Sensors have always been a part of industrial automation and motion control systems. However, as the industrial IoT (IIoT) continues to make inroads into real-world applications, the spotlight shifts to the sensors used and the critical role they play in bettering performance. These sensors are the vital link between the physical system itself, collecting data from various machine processes, and the communication links that transmit data to the cloud or other control or monitoring facilities.
In fact, the rise of the IIoT is shaping trends in sensor design and implementation. Larger trends in automation including the digitalization of data and its use in more efficient control of processes including for predictive maintenance as well as remote monitoring are big drivers.
So what qualifies as an IIoT sensor? An IIoT sensor is a complex combination of hardware and software. More specifically, what sets IIoT sensors apart is that they have added functions and offer better connectivity.
IIoT sensors can be any number of types, from acoustic and chemical sensors to temperature and liquid levels, for instance. Although for motion, these are mostly encoders (for position and speed) but also other sensors for presence detection, such as proximity sensors.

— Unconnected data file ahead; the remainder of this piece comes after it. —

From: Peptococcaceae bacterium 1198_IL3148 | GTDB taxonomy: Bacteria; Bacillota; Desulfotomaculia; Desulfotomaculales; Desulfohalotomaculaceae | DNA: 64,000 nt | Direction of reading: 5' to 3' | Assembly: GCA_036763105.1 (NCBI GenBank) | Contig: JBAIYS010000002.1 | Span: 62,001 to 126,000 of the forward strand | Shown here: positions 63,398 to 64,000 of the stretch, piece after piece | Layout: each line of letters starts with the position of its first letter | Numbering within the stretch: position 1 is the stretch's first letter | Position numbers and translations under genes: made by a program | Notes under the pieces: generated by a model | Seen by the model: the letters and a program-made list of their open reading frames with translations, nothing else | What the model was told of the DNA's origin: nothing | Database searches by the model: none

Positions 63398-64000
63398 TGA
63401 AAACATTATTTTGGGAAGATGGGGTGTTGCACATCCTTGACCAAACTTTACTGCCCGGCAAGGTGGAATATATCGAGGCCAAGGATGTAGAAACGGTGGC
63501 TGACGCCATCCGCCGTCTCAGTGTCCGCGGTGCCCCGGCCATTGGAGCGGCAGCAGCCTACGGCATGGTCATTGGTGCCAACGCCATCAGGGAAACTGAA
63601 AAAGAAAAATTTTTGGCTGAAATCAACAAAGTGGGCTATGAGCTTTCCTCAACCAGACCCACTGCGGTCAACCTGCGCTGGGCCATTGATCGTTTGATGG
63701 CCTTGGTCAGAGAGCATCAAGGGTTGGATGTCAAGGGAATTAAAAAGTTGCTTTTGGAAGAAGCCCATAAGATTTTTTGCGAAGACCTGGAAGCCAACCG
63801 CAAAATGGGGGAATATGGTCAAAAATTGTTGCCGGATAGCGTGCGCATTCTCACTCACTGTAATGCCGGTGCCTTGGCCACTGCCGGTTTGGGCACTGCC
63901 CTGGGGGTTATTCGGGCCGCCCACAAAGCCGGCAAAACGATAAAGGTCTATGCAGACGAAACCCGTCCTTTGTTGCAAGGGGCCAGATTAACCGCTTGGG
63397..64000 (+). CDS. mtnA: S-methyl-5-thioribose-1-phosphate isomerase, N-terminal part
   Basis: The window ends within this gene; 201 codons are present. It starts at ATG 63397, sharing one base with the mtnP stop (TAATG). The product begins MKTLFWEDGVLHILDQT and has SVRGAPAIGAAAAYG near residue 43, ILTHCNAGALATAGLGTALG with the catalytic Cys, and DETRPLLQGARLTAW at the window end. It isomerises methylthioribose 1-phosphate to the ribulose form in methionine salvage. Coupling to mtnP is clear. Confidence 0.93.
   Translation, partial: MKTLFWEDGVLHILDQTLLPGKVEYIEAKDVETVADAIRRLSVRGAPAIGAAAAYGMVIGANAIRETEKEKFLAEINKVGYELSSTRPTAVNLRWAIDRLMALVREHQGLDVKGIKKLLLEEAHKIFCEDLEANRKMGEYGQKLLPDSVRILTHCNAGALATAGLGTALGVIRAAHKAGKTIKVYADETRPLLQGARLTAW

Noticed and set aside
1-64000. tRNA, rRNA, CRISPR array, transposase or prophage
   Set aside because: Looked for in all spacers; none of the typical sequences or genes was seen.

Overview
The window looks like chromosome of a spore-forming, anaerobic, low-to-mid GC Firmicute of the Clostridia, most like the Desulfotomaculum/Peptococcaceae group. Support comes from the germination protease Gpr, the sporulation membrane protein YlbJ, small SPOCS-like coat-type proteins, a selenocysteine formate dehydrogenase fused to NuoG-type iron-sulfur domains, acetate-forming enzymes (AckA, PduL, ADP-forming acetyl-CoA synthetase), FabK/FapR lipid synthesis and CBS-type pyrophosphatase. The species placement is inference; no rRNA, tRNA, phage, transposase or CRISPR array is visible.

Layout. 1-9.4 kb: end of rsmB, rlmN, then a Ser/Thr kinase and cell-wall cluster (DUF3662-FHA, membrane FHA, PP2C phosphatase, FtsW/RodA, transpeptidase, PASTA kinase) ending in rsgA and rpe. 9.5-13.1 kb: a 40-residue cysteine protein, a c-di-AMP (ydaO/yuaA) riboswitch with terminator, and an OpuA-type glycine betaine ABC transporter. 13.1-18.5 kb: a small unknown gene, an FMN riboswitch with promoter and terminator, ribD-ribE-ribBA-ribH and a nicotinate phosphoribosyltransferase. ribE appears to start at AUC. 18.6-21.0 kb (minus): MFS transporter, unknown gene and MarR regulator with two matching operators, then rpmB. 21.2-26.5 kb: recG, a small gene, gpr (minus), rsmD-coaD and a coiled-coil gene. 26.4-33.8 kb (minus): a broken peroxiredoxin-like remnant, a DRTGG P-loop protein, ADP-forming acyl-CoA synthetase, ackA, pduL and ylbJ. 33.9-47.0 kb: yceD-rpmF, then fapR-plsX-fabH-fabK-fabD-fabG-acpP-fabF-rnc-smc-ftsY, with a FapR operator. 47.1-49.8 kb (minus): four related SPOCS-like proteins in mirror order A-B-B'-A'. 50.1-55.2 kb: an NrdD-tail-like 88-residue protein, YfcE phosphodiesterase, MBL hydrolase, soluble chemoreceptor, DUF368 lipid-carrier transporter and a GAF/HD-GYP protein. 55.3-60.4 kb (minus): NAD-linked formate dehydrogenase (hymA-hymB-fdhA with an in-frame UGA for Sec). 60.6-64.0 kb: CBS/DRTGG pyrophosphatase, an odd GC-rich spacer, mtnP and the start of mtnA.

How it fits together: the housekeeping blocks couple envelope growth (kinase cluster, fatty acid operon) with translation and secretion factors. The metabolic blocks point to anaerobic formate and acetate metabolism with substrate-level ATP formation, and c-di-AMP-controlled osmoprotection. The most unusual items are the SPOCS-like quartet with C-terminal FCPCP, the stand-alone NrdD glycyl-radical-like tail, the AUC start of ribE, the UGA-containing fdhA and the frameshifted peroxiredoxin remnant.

The point is that the sensor itself doesn’t matter – it could be any kind of sensor, in fact. What matters are the internet-enabled functions and the communication capabilities of the sensor. That, and the presence of added processing power, more so than with earlier generations of sensors. These newer sensors are capable of providing calculations at the sensor site itself, on the machine, making for more local or distributed control as well as providing more useful information for a number of functions such as predictive maintenance.
Connectivity – Legacy sensors had communications issues, meaning they were highly specialized to work only with one or a few industrial network protocols. The nature of the internet is such that it is more open and accommodating to a wide assortment of networking options. For instance, IoT-enabled devices and systems use an assortment of communication protocols, including Ethernet/IP, Modbus, Wi-Fi, Bluetooth/LE, and ZigBee, among others.
Functionality – Many IIoT sensors are not just passively collecting data and sending it on to some other part of the system for further analysis and action. A lot of them are so-called “smart” sensors, meaning they house some degree of higher-level functions within them, such as processing and decision-making functions that are not off-loaded somewhere else but often times on the machine itself. This added intelligence makes machines smarter and the entire process better managed, more efficient and streamlined, saving engineering time and cost.